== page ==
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Bernhard Karlgren (15 October 1889, J√∂nk√∂ping - 20 October 1978) was a Swedish sinologist, philologist, and the founder of Swedish sinology as a scholarly discipline. His full name was Klas Bernhard Johannes Karlgren, and he adopted the Chinese name "Gao Ben Han" simplified Chinese: ťęėśú¨śĪČtraditional Chinese: ťęėśú¨śľĘpinyin: GńĀo Bńõnh√†n).

Contents

Education and first journey to China

Karlgren published his first scholarly article at the age of 16 on the dialect of the province of Dalarna. Later he studied at Uppsala University from 1907-1909, where he majored in Russian under Professor J. A. Lundell, a Slavicist interested in comparative phonology, and decided that he wanted to apply the methods of comparative historical phonology to Chinese, which had not yet been so studied. Since Chinese was not yet taught in Sweden, Karlgren went to St. Petersburg, where he studied Chinese with Professor A. I. Ivanoff for two months. In 1910-1912, Karlgren lived in China, where he studied Chinese and prepared phonological descriptions of 24 distinct dialects.

Career as sinologist

Karlgren returned to Europe in January 1912, first staying in London, then in Paris, before arriving in Uppsala, where he produced his doctoral dissertation in 1915. (Although his dissertation was written in French, most of his subsequent scholarly works were in English.)

In 1939, Karlgren succeeded the founding director Johan Gunnar Andersson (1874-1960) as director of the Museum of Far Eastern Antiquities (√Ėstasiatiska Museet), a post he held until 1959. This public museum was founded in 1926 on Andersson's pioneering discoveries of prehistoric archaeology made in China in the 1920s, and later expanded to cover later periods as well as other parts of Asia. Karlgren had been in close contact with Andersson for many years, and also succeeded Andersson as editor of the museum's journal, the Bulletin of the Museum of Far Eastern Antiquities (BMFEA, 1929-) and continued in this position until the 1970s. Karlgren himself first published many of his own major works in this annual journal, or as books in the monograph series of the museum.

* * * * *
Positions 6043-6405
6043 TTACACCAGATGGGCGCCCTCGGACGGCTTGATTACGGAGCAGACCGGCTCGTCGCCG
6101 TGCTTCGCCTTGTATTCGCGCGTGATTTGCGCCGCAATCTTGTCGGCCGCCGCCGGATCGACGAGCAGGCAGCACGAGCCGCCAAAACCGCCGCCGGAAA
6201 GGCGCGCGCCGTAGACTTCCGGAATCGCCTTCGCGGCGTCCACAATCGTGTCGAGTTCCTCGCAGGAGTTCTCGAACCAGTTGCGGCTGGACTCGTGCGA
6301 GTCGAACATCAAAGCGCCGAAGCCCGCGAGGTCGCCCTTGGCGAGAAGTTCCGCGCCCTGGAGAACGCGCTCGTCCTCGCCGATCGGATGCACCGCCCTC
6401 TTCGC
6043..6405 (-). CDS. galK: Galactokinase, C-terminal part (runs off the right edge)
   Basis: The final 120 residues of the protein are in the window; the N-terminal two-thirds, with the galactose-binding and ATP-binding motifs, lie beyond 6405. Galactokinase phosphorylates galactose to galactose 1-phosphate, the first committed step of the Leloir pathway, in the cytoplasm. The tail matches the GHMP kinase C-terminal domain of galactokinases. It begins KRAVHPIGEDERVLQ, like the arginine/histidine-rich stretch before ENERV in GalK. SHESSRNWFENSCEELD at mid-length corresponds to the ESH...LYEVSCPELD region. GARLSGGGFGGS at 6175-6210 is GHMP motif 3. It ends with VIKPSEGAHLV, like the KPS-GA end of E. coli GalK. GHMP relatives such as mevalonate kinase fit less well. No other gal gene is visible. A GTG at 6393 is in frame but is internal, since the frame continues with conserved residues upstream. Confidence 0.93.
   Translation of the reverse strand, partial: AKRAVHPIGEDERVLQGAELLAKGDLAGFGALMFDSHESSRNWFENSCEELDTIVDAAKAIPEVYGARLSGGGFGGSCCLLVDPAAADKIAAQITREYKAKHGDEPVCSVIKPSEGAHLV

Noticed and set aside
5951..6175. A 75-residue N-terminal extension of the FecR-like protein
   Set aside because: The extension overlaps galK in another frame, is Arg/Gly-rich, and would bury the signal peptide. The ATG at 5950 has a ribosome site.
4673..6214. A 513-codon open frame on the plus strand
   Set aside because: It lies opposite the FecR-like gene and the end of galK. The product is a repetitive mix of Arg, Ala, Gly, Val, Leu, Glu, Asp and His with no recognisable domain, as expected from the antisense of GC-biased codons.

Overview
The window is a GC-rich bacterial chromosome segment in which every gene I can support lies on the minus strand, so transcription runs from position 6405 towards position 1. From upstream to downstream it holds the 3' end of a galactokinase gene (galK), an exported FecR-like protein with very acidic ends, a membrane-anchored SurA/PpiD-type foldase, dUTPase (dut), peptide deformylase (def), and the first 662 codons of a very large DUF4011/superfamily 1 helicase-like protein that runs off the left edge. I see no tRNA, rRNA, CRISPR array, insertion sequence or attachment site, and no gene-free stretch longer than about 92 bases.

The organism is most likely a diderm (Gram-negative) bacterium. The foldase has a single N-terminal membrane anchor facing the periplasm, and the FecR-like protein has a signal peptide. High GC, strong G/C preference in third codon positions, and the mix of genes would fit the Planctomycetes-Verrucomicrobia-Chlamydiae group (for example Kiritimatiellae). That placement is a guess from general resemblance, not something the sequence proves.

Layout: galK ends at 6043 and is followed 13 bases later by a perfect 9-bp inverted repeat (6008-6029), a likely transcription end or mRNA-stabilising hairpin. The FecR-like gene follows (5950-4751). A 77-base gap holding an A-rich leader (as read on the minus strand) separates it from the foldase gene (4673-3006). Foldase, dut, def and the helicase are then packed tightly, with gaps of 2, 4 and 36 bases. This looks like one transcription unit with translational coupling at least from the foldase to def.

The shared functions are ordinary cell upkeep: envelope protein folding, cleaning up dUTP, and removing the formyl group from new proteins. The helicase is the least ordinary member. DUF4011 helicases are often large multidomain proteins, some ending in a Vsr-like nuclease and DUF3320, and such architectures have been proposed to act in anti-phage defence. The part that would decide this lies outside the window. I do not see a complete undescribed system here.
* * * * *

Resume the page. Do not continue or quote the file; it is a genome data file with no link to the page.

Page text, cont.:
In 1946, Karlgren began a far-reaching attack on the then rather loosely argued historiography of ancient China. Reviewing the literature on China's pre-Han history in his article Legends and Cults in Ancient China, he pointed out that "a common feature to most of these treatises is a curious lack of critical method in the handling of the material". In particular, Karlgren criticised the unselective use of documents from different ages when reconstructing China's ancient history. "In this way very full and detailed accounts have been arrived at‚ÄĒbut accounts that are indeed caricatures of scientifically established ones."

Legacy

Karlgren was the first scholar to use European-style principles of historical linguistics to study the Chinese language. He was also the first one to reconstruct the sounds of what is now called Middle Chinese and Old Chinese (what he called "Ancient Chinese" and "Archaic Chinese" respectively). Karlgren suggested that at the very earliest stage recoverable, the personal pronouns were declined for case.